STUNNING photographs showing the history of Native American tribes have gone up for auction.
One of the earliest complete versions of legendary photographer Edward Sheriff Curtis’ work is set to reach over £1 million when it goes under the hammer.
The work is titled The North American Indian and spans 20 volumes.
Curtis was born on a farm in Wisconsin in 1868 and built his own camera after leaving school aged 12.
He would spend the rest of his life chronicling the American West with his photography.
Curtis particularly focused on the Native American community as he travelled.
He was commissioned by financier J.P. Morgan after President Theodore Roosevelt introduced them.
Morgan told him to make “the handsomest collection ever produced”.
He advanced Curtis $75,000 for five years and then his son then invested another $300,000 to facilitate production.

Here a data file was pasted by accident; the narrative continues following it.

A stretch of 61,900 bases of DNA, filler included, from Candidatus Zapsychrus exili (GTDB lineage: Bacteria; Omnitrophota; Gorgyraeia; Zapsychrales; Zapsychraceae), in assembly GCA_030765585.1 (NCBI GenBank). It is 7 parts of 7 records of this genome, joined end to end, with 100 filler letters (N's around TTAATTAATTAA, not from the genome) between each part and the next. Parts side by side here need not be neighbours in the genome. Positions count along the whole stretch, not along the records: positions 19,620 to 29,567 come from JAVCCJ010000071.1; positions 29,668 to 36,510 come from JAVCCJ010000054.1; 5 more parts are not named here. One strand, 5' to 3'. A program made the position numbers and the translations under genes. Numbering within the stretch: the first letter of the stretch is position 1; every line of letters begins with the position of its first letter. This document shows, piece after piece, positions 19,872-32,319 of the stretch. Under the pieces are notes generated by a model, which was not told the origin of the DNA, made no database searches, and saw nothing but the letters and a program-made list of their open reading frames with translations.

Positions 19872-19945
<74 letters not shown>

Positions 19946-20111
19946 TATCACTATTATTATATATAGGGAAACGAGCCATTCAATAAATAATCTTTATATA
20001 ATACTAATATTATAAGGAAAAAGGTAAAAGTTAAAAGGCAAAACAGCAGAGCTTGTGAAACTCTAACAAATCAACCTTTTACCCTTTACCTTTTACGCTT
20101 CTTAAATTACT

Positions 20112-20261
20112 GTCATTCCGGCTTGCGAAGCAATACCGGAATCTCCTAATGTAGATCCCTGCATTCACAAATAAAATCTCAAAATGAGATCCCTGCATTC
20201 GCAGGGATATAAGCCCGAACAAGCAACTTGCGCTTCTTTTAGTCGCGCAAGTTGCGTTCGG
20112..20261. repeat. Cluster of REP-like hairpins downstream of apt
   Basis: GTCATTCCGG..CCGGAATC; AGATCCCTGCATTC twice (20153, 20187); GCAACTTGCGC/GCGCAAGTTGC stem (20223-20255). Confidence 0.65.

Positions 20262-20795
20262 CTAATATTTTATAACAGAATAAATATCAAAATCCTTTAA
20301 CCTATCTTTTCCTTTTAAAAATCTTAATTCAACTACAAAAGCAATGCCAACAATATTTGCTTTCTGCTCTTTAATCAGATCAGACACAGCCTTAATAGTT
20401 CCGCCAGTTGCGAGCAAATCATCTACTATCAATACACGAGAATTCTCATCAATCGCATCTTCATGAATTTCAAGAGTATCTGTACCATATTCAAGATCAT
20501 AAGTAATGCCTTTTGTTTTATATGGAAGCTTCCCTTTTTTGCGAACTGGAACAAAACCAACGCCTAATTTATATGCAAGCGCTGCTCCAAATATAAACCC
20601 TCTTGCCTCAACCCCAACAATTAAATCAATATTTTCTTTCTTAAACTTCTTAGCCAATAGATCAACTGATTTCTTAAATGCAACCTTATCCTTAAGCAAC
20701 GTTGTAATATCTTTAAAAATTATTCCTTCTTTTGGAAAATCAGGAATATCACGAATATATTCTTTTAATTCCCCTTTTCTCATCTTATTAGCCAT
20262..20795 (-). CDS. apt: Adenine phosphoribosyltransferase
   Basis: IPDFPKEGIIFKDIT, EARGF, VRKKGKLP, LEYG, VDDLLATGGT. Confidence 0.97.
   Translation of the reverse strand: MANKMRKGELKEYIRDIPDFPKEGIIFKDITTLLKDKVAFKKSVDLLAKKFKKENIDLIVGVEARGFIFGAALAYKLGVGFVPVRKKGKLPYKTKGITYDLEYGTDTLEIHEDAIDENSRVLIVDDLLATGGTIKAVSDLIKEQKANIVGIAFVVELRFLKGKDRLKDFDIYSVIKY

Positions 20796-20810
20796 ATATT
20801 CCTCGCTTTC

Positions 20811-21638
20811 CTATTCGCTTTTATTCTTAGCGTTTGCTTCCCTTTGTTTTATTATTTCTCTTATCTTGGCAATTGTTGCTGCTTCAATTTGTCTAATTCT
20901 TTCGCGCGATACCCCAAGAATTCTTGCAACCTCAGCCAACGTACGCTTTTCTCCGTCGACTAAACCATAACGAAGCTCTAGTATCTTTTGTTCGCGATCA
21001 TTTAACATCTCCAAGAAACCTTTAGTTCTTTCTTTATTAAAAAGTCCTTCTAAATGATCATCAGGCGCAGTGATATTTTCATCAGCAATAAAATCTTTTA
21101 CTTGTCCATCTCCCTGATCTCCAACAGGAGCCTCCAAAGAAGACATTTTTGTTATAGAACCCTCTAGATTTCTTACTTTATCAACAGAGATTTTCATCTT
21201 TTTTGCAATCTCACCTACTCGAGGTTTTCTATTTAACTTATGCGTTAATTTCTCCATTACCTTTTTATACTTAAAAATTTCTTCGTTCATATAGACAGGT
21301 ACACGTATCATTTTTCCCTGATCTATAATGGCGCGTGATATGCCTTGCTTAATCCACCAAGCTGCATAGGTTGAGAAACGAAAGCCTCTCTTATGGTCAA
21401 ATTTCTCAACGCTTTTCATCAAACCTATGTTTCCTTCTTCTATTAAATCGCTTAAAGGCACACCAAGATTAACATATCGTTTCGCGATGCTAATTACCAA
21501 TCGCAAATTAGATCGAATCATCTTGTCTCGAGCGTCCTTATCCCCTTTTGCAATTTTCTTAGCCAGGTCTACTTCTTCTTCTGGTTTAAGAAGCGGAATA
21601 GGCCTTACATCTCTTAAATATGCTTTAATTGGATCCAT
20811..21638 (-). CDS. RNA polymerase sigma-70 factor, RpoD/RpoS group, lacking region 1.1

The collection of photos taken west of Mississippi will go on sale on 4 October at Swann Galleries in New York.
The gallery writes on its website: “Consigned by well-known bookman John King, this complete set of 20 folios on Japan tissue (featuring 722 large-format photogravures), and 20 text volumes (with more than 1500 small-format photogravures on vellum) appears to be the only version containing a treasure trove of 111 large-format photogravures signed by Curtis.”
A photogravure is an printmaking or photo-mechanical process whereby a copper plate is grained (adding a pattern to the plate) and then coated with a light-sensitive gelatin tissue which had been exposed to a film positive, and then etched, resulting in a high quality plate that can reproduce detailed continuous tones of a photograph.
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